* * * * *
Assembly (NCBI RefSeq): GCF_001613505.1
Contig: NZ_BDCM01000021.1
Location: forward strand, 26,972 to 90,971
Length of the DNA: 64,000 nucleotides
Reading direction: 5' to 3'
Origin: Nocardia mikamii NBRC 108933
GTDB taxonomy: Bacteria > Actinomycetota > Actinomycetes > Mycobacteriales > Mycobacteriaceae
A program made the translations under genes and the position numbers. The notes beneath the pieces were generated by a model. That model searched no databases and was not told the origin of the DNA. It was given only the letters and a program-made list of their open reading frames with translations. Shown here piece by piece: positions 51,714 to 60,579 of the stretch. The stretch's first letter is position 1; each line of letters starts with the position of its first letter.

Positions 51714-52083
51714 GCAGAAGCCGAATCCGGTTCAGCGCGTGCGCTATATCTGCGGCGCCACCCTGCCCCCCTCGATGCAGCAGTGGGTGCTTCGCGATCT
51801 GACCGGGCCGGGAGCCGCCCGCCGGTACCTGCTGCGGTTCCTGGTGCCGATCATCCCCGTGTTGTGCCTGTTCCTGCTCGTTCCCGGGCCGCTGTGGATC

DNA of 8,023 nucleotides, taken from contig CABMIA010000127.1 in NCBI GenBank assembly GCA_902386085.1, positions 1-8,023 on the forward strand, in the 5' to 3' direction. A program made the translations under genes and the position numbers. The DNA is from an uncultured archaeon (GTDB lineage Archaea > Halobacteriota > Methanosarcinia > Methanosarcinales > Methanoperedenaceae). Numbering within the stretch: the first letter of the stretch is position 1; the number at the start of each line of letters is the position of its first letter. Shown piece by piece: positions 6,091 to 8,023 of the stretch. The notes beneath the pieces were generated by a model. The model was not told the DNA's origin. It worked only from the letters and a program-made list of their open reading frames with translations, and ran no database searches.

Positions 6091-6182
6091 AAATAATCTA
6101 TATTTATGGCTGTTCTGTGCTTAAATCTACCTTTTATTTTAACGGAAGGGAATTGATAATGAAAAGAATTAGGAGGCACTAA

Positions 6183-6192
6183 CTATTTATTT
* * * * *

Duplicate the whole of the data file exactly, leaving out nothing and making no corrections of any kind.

Assembly (NCBI RefSeq): GCF_001613505.1
Contig: NZ_BDCM01000021.1
Location: forward strand, 26,972 to 90,971
Length of the DNA: 64,000 nucleotides
Reading direction: 5' to 3'
Origin: Nocardia mikamii NBRC 108933
GTDB taxonomy: Bacteria > Actinomycetota > Actinomycetes > Mycobacteriales > Mycobacteriaceae
A program made the translations under genes and the position numbers. The notes beneath the pieces were generated by a model. That model searched no databases and was not told the origin of the DNA. It was given only the letters and a program-made list of their open reading frames with translations. Shown here piece by piece: positions 51,714 to 60,579 of the stretch. The stretch's first letter is position 1; each line of letters starts with the position of its first letter.

Positions 51714-52083
51714 GCAGAAGCCGAATCCGGTTCAGCGCGTGCGCTATATCTGCGGCGCCACCCTGCCCCCCTCGATGCAGCAGTGGGTGCTTCGCGATCT
51801 GACCGGGCCGGGAGCCGCCCGCCGGTACCTGCTGCGGTTCCTGGTGCCGATCATCCCCGTGTTGTGCCTGTTCCTGCTCGTTCCCGGGCCGCTGTGGATC

DNA of 8,023 nucleotides, taken from contig CABMIA010000127.1 in NCBI GenBank assembly GCA_902386085.1, positions 1-8,023 on the forward strand, in the 5' to 3' direction. A program made the translations under genes and the position numbers. The DNA is from an uncultured archaeon (GTDB lineage Archaea > Halobacteriota > Methanosarcinia > Methanosarcinales > Methanoperedenaceae). Numbering within the stretch: the first letter of the stretch is position 1; the number at the start of each line of letters is the position of its first letter. Shown piece by piece: positions 6,091 to 8,023 of the stretch. The notes beneath the pieces were generated by a model. The model was not told the DNA's origin. It worked only from the letters and a program-made list of their open reading frames with translations, and ran no database searches.

Positions 6091-6182
6091 AAATAATCTA
6101 TATTTATGGCTGTTCTGTGCTTAAATCTACCTTTTATTTTAACGGAAGGGAATTGATAATGAAAAGAATTAGGAGGCACTAA

Positions 6183-6192
6183 CTATTTATTT